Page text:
The inside story of how Verizon didn’t launch the first iPhone

Ivan Seidenberg was CEO of Verizon from 2000 to 2011. (Verizon)

AT&T famously launched the first Apple iPhone in 2007, and the GSM-based device stayed exclusive to AT&T in the United States for five full years.

But, according to a new book by Verizon’s Ivan Seidenberg, the carrier’s management did meet with Apple’s Steve Jobs before Apple launched the first iPhone with AT&T, and the company’s management attempted to get Jobs and Apple to build a CDMA version of the gadget for Verizon.

Jobs’ response? “Nah, I don’t think so.”

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That’s one of the many revelations in Seidenberg’s new book with contributor Scott McMurray, “Verizon Untethered: An Insider's Story of Innovation and Disruption,” available May 1. Seidenberg was CEO of Verizon from 2000 to 2011. (In fact, Seidenberg stepped down as the company’s CEO in the same year that Verizon and Apple announced that the smartphone vendor would build a CDMA version of the iPhone for Verizon.)

Verizon provided FierceWireless with an advance copy of the book alongside the authorization to reprint excerpts. The passage below comes from chapter 8, “scaling for mass customization,” detailing Verizon’s history from 2004 to 2009.

“THIS IS GOING TO CHANGE THE WORLD”

Seidenberg was attending the annual media conference sponsored by the investment banking firm Allen & Co. in July 2006 when he saw Walt Disney Chief Executive Bob Iger. He was looking intently at what appeared to be an oddly shaped cellphone in his hand. Seidenberg asked him about it as Iger put away the device as discreetly as possible. “This is going to change the world,” Iger said cryptically.

That was Verizon’s first, albeit partial, view of the Apple iPhone that would indeed change the world of telecommunications. Seidenberg checked in with the Verizon Wireless leadership when he returned from the conference. “We’ve been hearing about this. We don’t know,” was the response. They knew that Apple CEO Steve Jobs was on Disney’s board of directors. They assumed that meant Iger was looking at an Apple device. Tapping industry and Apple sources led them to the conclusion that Apple was readying a next-generation cellphone that clearly was intended to leapfrog the competition.

Two months later, Apple reached out to Verizon Wireless and requested a meeting. Jobs and several members of his iPhone team came to Basking Ridge and met with Seidenberg and the business and technical leadership of Verizon Wireless. Jobs and Seidenberg had gotten to know each other through appearing on telecommunications industry panels and were friendly, though there was no business relationship between the companies. “He came in and he started asking us all these questions about how we sort of did product development, and everything else,” Seidenberg recalled. He clearly felt existing cellphone features were unduly limiting. “He just got off on us about voicemail,” Seidenberg said. “I just remember the incident. And his issue was, ‘You know, when you make a call, you can only answer your voicemails in the order in which the voicemails came into your phone.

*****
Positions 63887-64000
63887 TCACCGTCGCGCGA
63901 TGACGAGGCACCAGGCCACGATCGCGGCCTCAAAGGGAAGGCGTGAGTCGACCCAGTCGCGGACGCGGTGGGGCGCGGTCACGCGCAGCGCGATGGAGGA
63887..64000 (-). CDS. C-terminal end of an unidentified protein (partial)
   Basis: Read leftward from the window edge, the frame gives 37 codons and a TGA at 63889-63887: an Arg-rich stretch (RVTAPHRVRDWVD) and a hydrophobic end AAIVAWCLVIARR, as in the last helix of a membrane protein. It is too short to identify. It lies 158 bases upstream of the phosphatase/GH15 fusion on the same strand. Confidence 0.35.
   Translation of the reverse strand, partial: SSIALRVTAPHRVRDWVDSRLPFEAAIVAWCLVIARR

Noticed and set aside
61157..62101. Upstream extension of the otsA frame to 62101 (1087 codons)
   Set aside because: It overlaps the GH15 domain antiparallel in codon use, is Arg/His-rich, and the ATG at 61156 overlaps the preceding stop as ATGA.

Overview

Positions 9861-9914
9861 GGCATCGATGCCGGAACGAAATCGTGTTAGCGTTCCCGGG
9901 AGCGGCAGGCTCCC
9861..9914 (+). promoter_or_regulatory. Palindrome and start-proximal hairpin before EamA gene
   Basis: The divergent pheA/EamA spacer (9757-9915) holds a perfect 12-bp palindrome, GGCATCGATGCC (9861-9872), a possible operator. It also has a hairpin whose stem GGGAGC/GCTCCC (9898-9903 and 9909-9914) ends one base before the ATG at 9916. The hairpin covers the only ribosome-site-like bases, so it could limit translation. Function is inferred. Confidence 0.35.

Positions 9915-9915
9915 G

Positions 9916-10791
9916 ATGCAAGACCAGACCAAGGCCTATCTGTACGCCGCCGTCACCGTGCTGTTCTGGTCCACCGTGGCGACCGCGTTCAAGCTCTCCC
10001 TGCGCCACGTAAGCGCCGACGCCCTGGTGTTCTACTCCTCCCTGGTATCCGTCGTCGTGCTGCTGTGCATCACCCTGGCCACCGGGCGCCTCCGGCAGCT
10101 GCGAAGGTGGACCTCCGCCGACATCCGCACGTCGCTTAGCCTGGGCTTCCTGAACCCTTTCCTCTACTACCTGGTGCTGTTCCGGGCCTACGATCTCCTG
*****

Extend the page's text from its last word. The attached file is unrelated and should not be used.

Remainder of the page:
You can’t skip and go back to that one or this one.’” Seidenberg said. “He was sort of letting us know that he had designed something that was very different.”

These were interesting points but sideshows compared to the main issue that was on everyone’s mind. Was Jobs going to launch a version of his new product that would be compatible with Verizon Wireless’ CDMA-based network? Apple clearly viewed itself as an international technology powerhouse. Its iTunes music products flew off the shelves from Beijing to Buenos Aires. And despite Verizon Wireless’ tremendous success in the States with its CDMA standard, the international gold standard for cellular products remained Global System for Mobile communications, or GSM. The Verizon team was certain as a result that Apple would launch a GSM smartphone, as they would come to be called.

Would Jobs be willing to sell a version of the iPhone with a CDMA chipset as well? “Nah, I don’t think so” is how Seidenberg recalled Jobs’ response. Seidenberg said, “We kind of got the feeling when he left the room that we were not going to be selected to do that. And he was going to pick the GSM.” That meant they were going to release the iPhone through Verizon rival AT&T—which they did, exclusively for AT&T customers, in June 2007. The decision was of a piece with Jobs’ design mastery and therefore not really a surprise, even if it was a crushing disappointment, said Verizon Wireless CMO John Stratton. “Jobs had no intention of building multiple SKUs [shelf-keeping units, or iterations]. His great discipline was that he’ll do more with less than anybody on the planet. And he had no desire to fracture or fragment his manufacturing, his design, his development, his delivery, the engineering. So, GSM was the worldwide standard. It was the obvious choice.”

[Dennis] Strigl [Verizon's COO] had anticipated as much as well. His ready response was “we’ll school him,” Seidenberg recalled. Verizon Wireless was not about to sit around waiting for Apple to change its mind. It was going to find other suppliers and take them on. Months of strategizing followed as the Verizon team considered product offerings and partners who could help them offset the impact of AT&T’s exclusive rights to the iPhone.

The Verizon team realized that Disney’s Iger was right. It was hard to overstate the impact of Apple’s iPhone. Verizon realized it had to up its game, and fast. As Stratton said, “This device comes as if from another planet. Five minutes after I had an iPhone in my hand, it was very clear to me we couldn’t do this. We didn’t have the competency inside the business to produce the device that Apple had just put on the table. We recognized that the world was going to change.”